The criticism that is most concerning is the notion that we reached out for input on this issue, but have not been involving the grassroots on more substantive, policy issues along the way. My initial reaction after reading these comments was to respond by detailing all of the ways the Governor has kept his promise to the grassroots. These include many town hall meetings across the state, a monthly radio call-in show on WTKK, hundreds of volunteers participating in the Readiness Project, an aggressive schedule that regularly visits every part of the state and includes small meetings with local activists, the development of Commonwealth Corps, the Office of Civic Engagement and the Public Liaison Office, monthly meetings with staff and outside groups, Cabinet, Development Cabinet and Anti-Crime Council meetings scheduled in different parts of the state, an enhanced online constituent service and state government website, and regular interaction by the Governor and Lieutenant Governor with local leaders and activists. I dare say it might also include the helpful interaction I have had on this site with members of the BMG community.
Like I said, that was my first reaction, and I do feel strongly that the Governor has kept his pledge to bring grassroots governing to Massachusetts. And not just, as some have suggested, as a way to simply build “support” for his agenda. I can tell you first-hand that the Governor has benefited from many suggestions and comments he has received during Town Hall meetings or small local gatherings, and the insight gained from these interactions has made it into the thinking and policies of the administration. I can personally vouch for the many good suggestions I have received from the BMG community, in particular those that helped shape our thinking on the Governor’s 90-day economic stimulus initiative.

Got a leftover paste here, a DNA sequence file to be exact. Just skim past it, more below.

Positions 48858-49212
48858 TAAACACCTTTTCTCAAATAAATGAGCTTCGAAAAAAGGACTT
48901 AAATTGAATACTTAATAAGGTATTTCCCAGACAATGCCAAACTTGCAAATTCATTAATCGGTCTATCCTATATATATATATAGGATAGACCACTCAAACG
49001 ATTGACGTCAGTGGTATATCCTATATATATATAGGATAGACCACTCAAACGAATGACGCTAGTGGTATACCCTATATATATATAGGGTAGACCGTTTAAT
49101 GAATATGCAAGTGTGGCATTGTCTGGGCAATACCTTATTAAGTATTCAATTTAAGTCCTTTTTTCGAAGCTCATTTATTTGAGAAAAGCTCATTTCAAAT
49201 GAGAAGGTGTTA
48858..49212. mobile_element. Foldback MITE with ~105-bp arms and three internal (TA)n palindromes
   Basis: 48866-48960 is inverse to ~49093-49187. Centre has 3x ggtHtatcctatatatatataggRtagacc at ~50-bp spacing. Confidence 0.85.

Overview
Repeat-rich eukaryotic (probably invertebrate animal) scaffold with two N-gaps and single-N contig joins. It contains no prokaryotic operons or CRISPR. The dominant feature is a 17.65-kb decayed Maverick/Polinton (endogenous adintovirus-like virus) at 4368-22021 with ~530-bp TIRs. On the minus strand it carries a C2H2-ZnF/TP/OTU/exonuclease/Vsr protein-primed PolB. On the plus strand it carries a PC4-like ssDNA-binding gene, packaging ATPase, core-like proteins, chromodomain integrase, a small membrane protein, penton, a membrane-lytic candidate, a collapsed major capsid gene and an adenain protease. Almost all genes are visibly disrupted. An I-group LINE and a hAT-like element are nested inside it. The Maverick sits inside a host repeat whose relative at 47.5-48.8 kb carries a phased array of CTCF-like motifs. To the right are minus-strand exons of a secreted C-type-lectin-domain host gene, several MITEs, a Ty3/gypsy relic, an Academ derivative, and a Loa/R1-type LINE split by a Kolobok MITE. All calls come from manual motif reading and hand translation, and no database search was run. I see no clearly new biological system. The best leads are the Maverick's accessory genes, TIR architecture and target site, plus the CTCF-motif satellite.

However, the more I thought about my initial reaction and the comments on the two Posts, the more I realized that there was something very important to learn. The Governor’s campaign showed the power of the grassroots – really, of people working together to change our state – and we in the administration have a responsibility to live up to a higher standard.
So, this is what I am saying – we can and must do better. And I am asking you to take responsibility by giving us suggestions as to how we can make it easier and more effective for citizens to engage and impact their state government. I’ve outlined a few of the ways we have been doing it so far, but I am eager for your suggestions for raising the standard of grassroots governing in Massachusetts.
(Oh, and by the way, I do fully support Liz’s decision to send out the email. Whether you are a supporter or opponent of the Governor (or somewhere in between), I do think it is important for the administration every so often to celebrate its successes. Change is hard work, and the people who are on the front lines deserve a pat on the back every once in a while.)